"I once had an office -- a cubicle really -- in the physical-plant building of a major university. Gigantic machines rumbled all around me. My coffee mug sometimes vibrated off my desk. I used to pretend that I was an oiler in the engine room of the Lusitania. The room was well below ground level, and, during the rainy season, the entire floor would flood, sometimes to a depth of 18 inches. There were high water marks on the cinder-block walls from previous inundations. Mold ascended the fabric sides of my cubicle until, finally, it looked and smelled like a forest floor in the Pacific Northwest.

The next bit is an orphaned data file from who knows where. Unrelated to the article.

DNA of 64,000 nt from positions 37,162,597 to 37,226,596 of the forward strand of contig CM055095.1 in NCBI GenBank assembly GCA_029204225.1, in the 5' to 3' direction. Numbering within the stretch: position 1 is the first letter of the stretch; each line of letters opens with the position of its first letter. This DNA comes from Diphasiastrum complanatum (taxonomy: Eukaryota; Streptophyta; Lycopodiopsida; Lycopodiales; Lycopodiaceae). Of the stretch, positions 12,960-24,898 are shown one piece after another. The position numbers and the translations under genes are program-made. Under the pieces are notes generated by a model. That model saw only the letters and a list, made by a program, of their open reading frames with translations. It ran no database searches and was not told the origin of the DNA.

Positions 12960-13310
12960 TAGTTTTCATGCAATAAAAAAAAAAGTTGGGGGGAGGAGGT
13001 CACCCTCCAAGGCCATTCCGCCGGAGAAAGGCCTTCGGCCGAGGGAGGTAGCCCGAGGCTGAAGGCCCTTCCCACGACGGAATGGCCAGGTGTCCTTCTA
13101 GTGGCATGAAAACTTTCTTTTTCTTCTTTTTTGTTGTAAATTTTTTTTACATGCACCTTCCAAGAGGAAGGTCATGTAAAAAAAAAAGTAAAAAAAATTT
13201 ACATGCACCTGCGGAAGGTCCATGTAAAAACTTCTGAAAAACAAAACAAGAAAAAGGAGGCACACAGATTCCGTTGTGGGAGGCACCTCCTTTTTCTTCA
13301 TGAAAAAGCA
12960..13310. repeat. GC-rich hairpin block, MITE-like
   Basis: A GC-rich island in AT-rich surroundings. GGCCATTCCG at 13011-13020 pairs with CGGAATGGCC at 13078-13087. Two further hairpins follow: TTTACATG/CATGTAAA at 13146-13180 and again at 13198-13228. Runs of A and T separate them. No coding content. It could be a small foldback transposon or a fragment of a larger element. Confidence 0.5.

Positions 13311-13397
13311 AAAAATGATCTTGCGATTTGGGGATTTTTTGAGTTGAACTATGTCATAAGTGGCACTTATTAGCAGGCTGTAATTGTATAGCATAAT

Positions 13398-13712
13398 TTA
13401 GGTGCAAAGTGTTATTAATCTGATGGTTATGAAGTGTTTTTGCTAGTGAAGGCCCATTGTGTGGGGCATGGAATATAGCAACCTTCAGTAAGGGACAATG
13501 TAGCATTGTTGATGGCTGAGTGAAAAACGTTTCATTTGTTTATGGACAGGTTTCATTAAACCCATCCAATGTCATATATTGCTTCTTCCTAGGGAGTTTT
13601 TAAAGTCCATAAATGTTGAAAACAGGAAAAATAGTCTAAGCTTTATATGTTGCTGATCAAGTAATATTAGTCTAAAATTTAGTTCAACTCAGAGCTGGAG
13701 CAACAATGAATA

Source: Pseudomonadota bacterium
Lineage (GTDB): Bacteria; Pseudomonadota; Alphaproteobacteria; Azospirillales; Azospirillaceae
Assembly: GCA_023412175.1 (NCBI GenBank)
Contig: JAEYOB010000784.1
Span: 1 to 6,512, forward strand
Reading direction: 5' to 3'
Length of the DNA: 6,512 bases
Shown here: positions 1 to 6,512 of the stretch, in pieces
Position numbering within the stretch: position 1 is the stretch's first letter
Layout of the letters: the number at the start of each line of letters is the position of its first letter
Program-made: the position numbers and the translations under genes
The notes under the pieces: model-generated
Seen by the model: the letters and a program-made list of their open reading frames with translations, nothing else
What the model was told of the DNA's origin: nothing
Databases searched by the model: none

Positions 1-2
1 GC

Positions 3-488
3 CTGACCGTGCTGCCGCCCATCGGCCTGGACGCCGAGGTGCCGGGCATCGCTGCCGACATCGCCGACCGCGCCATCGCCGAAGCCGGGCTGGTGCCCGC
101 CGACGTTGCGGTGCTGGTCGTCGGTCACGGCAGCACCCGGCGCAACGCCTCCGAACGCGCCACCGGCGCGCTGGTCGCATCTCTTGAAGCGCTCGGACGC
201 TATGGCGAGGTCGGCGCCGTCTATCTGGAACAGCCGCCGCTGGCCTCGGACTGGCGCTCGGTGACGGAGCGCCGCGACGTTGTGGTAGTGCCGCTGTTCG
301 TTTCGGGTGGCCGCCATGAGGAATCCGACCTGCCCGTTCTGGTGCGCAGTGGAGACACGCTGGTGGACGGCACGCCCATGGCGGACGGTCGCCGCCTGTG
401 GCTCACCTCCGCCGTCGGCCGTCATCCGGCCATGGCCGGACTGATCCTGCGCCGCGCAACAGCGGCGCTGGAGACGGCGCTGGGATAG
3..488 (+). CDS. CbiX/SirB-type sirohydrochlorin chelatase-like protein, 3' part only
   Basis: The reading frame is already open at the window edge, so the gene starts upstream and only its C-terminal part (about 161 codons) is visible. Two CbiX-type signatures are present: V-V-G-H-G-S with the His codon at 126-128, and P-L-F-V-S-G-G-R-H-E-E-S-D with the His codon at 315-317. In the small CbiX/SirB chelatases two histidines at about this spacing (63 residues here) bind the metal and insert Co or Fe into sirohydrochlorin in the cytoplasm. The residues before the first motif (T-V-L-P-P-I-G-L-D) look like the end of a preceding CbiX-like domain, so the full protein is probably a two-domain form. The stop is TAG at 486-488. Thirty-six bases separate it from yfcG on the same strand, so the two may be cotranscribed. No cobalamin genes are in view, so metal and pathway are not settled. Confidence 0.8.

After a couple of months -- and conversations with the other workers -- I learned that I could reach various points on the campus through underground steam tunnels. On my way back from teaching a class, I could pretend that I was Jean Valjean evading Inspector Javert in the sewers of Paris. My cubicle was so far from the center of campus that students rarely found me. Once, shortly after teaching Conrad's Heart of Darkness, I asked one of my advisees "Are you an assassin?" And he said, without missing a beat, "No, I'm an errand boy sent by grocery clerks." We laughed for two minutes. It was the high point of my semester."